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Epidemiology of Mycobacterium abscessus in England: an observational study

Lipworth, S; Hough, N; Weston, N; Muller-Pebody, B; Phin, N; Myers, R; Chapman, S; ... Walker, TM; + view all (2021) Epidemiology of Mycobacterium abscessus in England: an observational study. The Lancet Microbe , 2 (10) e498-e507. 10.1016/S2666-5247(21)00128-2. Green open access

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Abstract

BACKGROUND: Mycobacterium abscessus has emerged as a significant clinical concern following reports that it is readily transmissible in health-care settings between patients with cystic fibrosis. We linked routinely collected whole-genome sequencing and health-care usage data with the aim of investigating the extent to which such transmission explains acquisition in patients with and without cystic fibrosis in England. METHODS: In this retrospective observational study, we analysed consecutive M abscessus whole-genome sequencing data from England (beginning of February, 2015, to Nov 14, 2019) to identify genomically similar isolates. Linkage to a national health-care usage database was used to investigate possible contacts between patients. Multivariable regression analysis was done to investigate factors associated with acquisition of a genomically clustered strain (genomic distance <25 single nucleotide polymorphisms [SNPs]). FINDINGS: 2297 isolates from 906 patients underwent whole-genome sequencing as part of the routine Public Health England diagnostic service. Of 14 genomic clusters containing isolates from ten or more patients, all but one contained patients with cystic fibrosis and patients without cystic fibrosis. Patients with cystic fibrosis were equally likely to have clustered isolates (258 [60%] of 431 patients) as those without cystic fibrosis (322 [63%] of 513 patients; p=0·38). High-density phylogenetic clusters were randomly distributed over a wide geographical area. Most isolates with a closest genetic neighbour consistent with potential transmission had no identifiable relevant epidemiological contacts. Having a clustered isolate was independently associated with increasing age (adjusted odds ratio 1·14 per 10 years, 95% CI 1·04–1·26), but not time spent as an hospital inpatient or outpatient. We identified two sibling pairs with cystic fibrosis with genetically highly divergent isolates and one pair with closely related isolates, and 25 uninfected presumed household contacts with cystic fibrosis. INTERPRETATION: Previously identified widely disseminated dominant clones of M abscessus are not restricted to patients with cystic fibrosis and occur in other chronic respiratory diseases. Although our analysis showed a small number of cases where person-to-person transmission could not be excluded, it did not support this being a major mechanism for M abscessus dissemination at a national level in England. Overall, these data should reassure patients and clinicians that the risk of acquisition from other patients in health-care settings is relatively low and motivate future research efforts to focus on identifying routes of acquisition outside of the cystic fibrosis health-care-associated niche. FUNDING: The National Institute for Health Research, Health Data Research UK, The Wellcome Trust, The Medical Research Council, and Public Health England.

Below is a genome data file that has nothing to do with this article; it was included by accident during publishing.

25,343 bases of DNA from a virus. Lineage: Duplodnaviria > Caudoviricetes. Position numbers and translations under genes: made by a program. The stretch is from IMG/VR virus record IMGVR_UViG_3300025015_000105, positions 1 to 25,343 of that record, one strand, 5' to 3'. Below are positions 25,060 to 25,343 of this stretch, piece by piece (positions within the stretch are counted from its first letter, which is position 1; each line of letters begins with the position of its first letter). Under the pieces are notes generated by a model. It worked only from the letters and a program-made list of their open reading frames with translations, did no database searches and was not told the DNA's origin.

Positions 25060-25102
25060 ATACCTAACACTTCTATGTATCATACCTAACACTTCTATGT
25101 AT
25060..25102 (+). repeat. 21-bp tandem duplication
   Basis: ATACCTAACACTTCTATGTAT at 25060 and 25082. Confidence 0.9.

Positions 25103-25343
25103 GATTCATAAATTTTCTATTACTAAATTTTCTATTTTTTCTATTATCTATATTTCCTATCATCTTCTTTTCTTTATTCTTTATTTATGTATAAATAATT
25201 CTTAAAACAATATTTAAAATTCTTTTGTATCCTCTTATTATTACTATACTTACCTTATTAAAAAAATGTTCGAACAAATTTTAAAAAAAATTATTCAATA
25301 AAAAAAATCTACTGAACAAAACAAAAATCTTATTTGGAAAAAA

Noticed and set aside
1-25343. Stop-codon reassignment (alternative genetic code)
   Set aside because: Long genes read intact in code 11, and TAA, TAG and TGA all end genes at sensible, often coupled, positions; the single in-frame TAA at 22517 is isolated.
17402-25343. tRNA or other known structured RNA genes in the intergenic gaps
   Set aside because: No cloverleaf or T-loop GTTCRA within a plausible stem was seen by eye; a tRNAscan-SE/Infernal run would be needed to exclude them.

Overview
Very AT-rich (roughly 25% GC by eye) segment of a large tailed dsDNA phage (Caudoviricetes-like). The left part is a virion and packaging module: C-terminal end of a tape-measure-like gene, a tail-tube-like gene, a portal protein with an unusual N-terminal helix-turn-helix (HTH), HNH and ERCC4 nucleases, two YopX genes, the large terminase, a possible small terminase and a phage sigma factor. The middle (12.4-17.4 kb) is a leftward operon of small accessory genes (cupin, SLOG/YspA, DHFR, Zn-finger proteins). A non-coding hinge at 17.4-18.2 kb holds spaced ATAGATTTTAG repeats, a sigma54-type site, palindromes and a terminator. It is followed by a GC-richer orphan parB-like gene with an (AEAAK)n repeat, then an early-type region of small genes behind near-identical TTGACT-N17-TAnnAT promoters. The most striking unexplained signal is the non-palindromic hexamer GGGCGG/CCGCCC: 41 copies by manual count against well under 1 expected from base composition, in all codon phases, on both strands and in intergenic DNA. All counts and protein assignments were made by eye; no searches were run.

Type: Article
Title: Epidemiology of Mycobacterium abscessus in England: an observational study
Open access status: An open access version is available from UCL Discovery
DOI: 10.1016/S2666-5247(21)00128-2
Publisher version: https://doi.org/10.1016/S2666-5247(21)00128-2
Language: English
Additional information: © 2021 The Author(s). Published by Elsevier Ltd. This is an Open Access article under the CC BY 4.0 license.
UCL classification: UCL
UCL > Provost and Vice Provost Offices > School of Life and Medical Sciences
UCL > Provost and Vice Provost Offices > School of Life and Medical Sciences > Faculty of Medical Sciences
UCL > Provost and Vice Provost Offices > School of Life and Medical Sciences > Faculty of Medical Sciences > Div of Infection and Immunity
UCL > Provost and Vice Provost Offices > School of Life and Medical Sciences > Faculty of Population Health Sciences > Inst of Clinical Trials and Methodology
UCL > Provost and Vice Provost Offices > School of Life and Medical Sciences > Faculty of Population Health Sciences > Inst of Clinical Trials and Methodology > MRC Clinical Trials Unit at UCL
URI: https://discovery.ucl.ac.uk/id/eprint/10128342
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